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Prisoners who promote ‘terror’ to be isolated under UK plans

'Extremists cannot be allowed to prey on the vulnerable,' justice ministry says in response to review
There are now more than 12,600 Muslims in prison in England and Wales, up from just 8,200 a decade ago (Reuters)

The UK government has announced plans to counter inmates who it says promote terror and violence in prisons.

The moves, unveiled on Monday, include banning offensive literature and removing prisoners from worship if they promote beliefs deemed against "fundamental British values".

The justice ministry said that radicalisation in prisons was a growing threat that needed to be treated as an "urgent priority".

"For the highest risk terrorists and radicalisers, the government will use all the measures at its disposal, including separation from the mainstream prison population, to contain their risk and prevent the spread of poisonous ideologies. 

"Extremists cannot be allowed to prey on the vulnerable," the ministry said in a response accompanying the review.

Eight measures will be introduced include greater vetting of Muslim prison chaplains and tighter controls on worship. Prison governors will also be allowed to remove Muslims from communal prayer in jails.

It is hoped that isolating prisoners who act as "self-styled emirs" will stem further radicalisation. There will also be a review of staff training and the removal of literature considered offensive.

"We will ensure that governors use their existing powers to remove prisoners from corporate worship where they are behaving subversively or promoting beliefs that run counter to fundamental British values," the ministry of justice said.

"We do not, however, believe it is the right course of action at present to alter the provision of worship more generally or, for example, to pursue in-cell alternatives."

The report also criticised prison imams, many of whom had a "weak understanding and effective approach to Islamist extremism" it said, and suggesting that the preponderance of imams from the conservative Deobandi denomination could be "problematic".

In March there was speculation that Ahtsham Ali, a top Muslim adviser, stood to lose his job for recruiting Deobandi chaplains. Michael Spurr, the head of the National Management Offenders Service (NOMS) - for which Ali selects imams in the prison service - called such reports “inaccurate, misleading and disgraceful coverage”.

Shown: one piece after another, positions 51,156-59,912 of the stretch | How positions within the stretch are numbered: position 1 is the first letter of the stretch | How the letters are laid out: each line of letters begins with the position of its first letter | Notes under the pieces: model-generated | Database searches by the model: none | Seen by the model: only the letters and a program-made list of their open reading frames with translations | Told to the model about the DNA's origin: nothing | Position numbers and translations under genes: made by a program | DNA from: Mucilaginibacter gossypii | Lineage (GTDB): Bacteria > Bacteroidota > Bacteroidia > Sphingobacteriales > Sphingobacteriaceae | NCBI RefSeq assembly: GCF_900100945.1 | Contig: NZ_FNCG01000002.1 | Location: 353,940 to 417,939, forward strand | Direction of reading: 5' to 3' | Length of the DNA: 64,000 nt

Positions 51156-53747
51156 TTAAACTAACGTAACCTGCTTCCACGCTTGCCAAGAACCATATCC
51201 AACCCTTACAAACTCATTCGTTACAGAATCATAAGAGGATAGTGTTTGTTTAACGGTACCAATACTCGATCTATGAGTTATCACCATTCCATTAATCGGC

Review: Growing problem of 'terror' prisoners

The counter-extremism scheme comes one week after Anjem Choudary, one of Britain's most controversial clerics, was convicted of encouraging people to joining the Islamic State group.

Currently, individuals sentenced in the UK for terrorist crimes are dispersed to prisons around the country, Bloomberg News said. But the government review, led by Ian Acheson, a former prison governor, said that they pose a “growing problem”.

Elizabeth Truss, UK justice minister

'I am committed to confronting and countering the spread of this poisonous ideology behind bars'

The team behind the "review of Islamist extremism in prisons, probation and youth justice" visited more than 60 facilities across the UK, France, the Netherlands and Spain. Only a summary is being published for security reasons.

The government has created a new department - the Security, Order and Counter Terrorism Directorate – to develop the plans.

Elizabeth Truss, the justice minister, said: "I am committed to confronting and countering the spread of this poisonous ideology behind bars," she said in an emailed statement.

In their review, researchers said some prison imams faced intimidation, while inmates were confronted with "aggressive encouragement" to convert to Islam.

The report found both Muslim and non-Muslim inmates were vulnerable to radicalisation and called for leadership to ensure Muslim prisoners could safely practise their faith.

According to official figures there are now more than 12,600 Muslims in prison in England and Wales: the figure was 8,200 a decade ago.